Can We Agree That Alcohol and Lies Don’t Pair Well?
My argument is a simple one: In advancing or promoting or opposing any alcohol-related policy, you should tell the truth. The corollary to this position is equally simple: Don’t lie.
I focus on this position today in response to a common lie that has been resurrected in opposing the proposal to allow the U.S. Postal Service to ship alcohol and augment their revenue in doing so. Below is the #1 argument put forward by a former alcohol regulator from Oregon and one of the most prominent proponents of vigorous regulation of alcohol why the U.S. Postal Service should not be allowed to ship alcohol:
“1. Public health and safety: As most people know, alcohol can cause great harm and is regulated to reduce that harm. It’s a balancing act because after Prohibition, our nation decided to allow businesses to sell alcohol but to use regulation to curb harmful practices. It doesn’t work perfectly, but we have achieved a reasonable level of balance and moderation. For example, the US ranks 45th in terms of total alcohol consumed per person according to the World Health Organization, well below a lot of developed countries. Nevertheless, we continue to be concerned about issues of underage drinking, excessive drinking and drunk driving. These issues are in the news today as these problems seem to have gotten worse during the Pandemic. Expanding the shipping of alcohol to homes could exacerbate these problems.”
Is this a lie? It is a lie. It’s a lie to suggest that public health is in any way related to the issue of shipping alcohol via common carriers. Never once in the history of the world has the shipment of alcohol directly to consumers caused any health or safety issues. Not once. In fact, by every measure, the shipment of alcohol is the safest way to assure alcohol does not get into the hands of minors and does not result in health issues.
Yet here is Pamela Erikson, publisher of the Healthy Alcohol Marketplace, submitting that “Public Health and Safety” is the #1 reason the Postal Service ought not to be allowed to ship alcohol. Erikson and her newsletter find their primary support from American alcohol wholesalers. This is not beside the point.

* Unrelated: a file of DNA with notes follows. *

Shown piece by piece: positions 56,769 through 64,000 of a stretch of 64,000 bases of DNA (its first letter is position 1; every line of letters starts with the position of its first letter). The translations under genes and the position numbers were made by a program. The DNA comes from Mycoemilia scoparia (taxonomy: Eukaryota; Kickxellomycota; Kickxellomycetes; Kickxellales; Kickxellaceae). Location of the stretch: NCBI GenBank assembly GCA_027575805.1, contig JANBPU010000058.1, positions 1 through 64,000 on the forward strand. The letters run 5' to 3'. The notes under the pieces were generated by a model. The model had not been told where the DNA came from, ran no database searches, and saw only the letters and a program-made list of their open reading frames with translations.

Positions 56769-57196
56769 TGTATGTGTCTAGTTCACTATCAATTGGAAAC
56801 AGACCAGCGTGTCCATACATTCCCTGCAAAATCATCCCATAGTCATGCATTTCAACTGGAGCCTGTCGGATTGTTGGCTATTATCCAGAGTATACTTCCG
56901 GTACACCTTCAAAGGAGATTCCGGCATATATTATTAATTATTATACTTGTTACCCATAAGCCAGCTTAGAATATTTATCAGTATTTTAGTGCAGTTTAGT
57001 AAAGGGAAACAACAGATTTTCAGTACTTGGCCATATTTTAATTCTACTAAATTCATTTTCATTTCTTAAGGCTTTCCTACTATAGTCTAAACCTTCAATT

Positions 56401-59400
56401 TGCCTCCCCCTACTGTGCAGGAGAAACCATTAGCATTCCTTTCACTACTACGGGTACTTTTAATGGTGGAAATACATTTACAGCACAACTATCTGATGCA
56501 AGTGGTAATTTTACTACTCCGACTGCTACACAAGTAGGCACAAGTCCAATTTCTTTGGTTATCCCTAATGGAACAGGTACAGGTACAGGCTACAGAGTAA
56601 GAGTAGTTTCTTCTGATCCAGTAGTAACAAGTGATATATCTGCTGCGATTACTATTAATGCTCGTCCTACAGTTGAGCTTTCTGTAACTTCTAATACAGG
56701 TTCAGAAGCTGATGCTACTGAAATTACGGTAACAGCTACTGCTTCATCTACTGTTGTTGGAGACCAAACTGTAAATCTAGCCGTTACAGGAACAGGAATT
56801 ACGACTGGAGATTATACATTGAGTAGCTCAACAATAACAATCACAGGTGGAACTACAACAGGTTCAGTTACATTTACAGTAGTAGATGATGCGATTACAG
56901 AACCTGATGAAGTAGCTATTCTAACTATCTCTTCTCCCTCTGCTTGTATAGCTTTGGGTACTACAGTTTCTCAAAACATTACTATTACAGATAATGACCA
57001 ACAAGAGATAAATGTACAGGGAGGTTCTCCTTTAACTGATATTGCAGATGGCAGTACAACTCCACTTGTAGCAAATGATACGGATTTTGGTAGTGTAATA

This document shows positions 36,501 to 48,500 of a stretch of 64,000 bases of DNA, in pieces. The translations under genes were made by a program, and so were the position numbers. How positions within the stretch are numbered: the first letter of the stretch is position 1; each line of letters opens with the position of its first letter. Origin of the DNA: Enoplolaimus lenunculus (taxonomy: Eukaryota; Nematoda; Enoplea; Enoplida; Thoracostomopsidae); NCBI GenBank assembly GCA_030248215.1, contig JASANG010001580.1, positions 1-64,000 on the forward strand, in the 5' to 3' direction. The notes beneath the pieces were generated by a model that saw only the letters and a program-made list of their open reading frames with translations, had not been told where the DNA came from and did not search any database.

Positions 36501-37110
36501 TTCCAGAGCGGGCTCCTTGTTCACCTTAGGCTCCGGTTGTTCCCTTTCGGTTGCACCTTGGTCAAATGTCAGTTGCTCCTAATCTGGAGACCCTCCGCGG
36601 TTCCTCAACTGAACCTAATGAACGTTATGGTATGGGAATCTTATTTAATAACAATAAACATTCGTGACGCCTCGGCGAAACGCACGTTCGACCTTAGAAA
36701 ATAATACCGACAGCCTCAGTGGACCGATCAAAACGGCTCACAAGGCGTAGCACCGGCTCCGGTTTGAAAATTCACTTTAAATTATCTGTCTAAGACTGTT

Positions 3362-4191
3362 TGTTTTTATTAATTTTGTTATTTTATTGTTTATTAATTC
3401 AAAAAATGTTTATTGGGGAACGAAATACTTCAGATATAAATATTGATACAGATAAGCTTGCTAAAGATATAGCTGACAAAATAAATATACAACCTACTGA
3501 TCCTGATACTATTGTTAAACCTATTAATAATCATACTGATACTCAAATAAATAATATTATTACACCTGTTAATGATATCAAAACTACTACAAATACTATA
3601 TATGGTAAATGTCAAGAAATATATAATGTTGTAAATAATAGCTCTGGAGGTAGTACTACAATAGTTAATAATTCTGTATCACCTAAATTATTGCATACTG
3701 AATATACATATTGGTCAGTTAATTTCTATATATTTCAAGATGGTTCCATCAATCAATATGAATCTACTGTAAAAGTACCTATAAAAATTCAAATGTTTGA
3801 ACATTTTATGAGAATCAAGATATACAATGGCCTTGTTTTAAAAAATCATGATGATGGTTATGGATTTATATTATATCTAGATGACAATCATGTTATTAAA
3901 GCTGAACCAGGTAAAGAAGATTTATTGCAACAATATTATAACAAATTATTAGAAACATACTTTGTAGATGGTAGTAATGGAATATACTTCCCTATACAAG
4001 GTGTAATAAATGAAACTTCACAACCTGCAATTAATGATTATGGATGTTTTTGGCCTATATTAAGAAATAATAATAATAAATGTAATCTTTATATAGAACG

For decades now we were told that wine shipping would result in minors obtaining alcohol. It never has. States defending themselves against lawsuits challenging protections bans on wine shipping have long claimed that these discriminatory laws are necessary to advance the state’s interest in protecting the health and safety of their state’s citizens. No evidence has ever been presented that shows anything of the sort.
If you read Erikson’s feeble argument advancing “health and safety” as a reason to reject Postal Service shipping of alcohol, note that the one and only claim she makes to support this contention is this: “Expanding the shipping of alcohol to homes could exacerbate these problems.”
I’m honestly curious why Ms. Erikson did not also make the case that allowing the U.S. Postal Service to ship alcohol may lead to an increase in the U.S. murder rate, invite dangerous aliens to invade our planet, cause dams to crack, and buckle or lead to global cooling. All these things are equally likely to occur if the U.S. Postal Service begins shipping alcohol directly to consumers.
As lies are what we should not be promoting, let’s instead tell the truth. The source of Ms. Erikson’s and other opponents of Postal Service shipment of alcohol is the opposition to direct to consumer shipping in general. The fear is that allowing the Postal Service to ship wine along with FedEx and UPS is that it will amount to the federal government endorsing DTC alcohol shipping. That’s exactly what it is.
So here is the principle you should keep in mind. When a group’s number one argument for or against something is a straight-up lie, you can conclude with confidence that they possess no good arguments for their position.
By the way, it is notable that Ms. Erikson’s lie about the Postal Service shipping alcohol matches perfectly with the argument made by the Wine & Spirit Wholesalers of America’s argument against Postal Service alcohol shipping. Consider the first reason WSWA President and CEO Michelle Korsmo gives in that organization’s announcement that they oppose Postal Service reform:
“Allowing the USPS to ship beverage alcohol would compromise the work of policymakers across America who work hard to control underage access to alcohol and keep moderate levels of consumption part of safe and healthy communities.”
If you read all of WSWA’s statement concerning Postal Service alcohol shipment you will find that Ms. Korsmo, like Ms. Erikson, offers not a single piece of evidence to support their contention that alcohol shipping does anything to compromise the health and safety of communities or people. Zero.
Again, it’s important the remind folks like Ms. Korsmo and Ms. Erikson that they shouldn’t lie.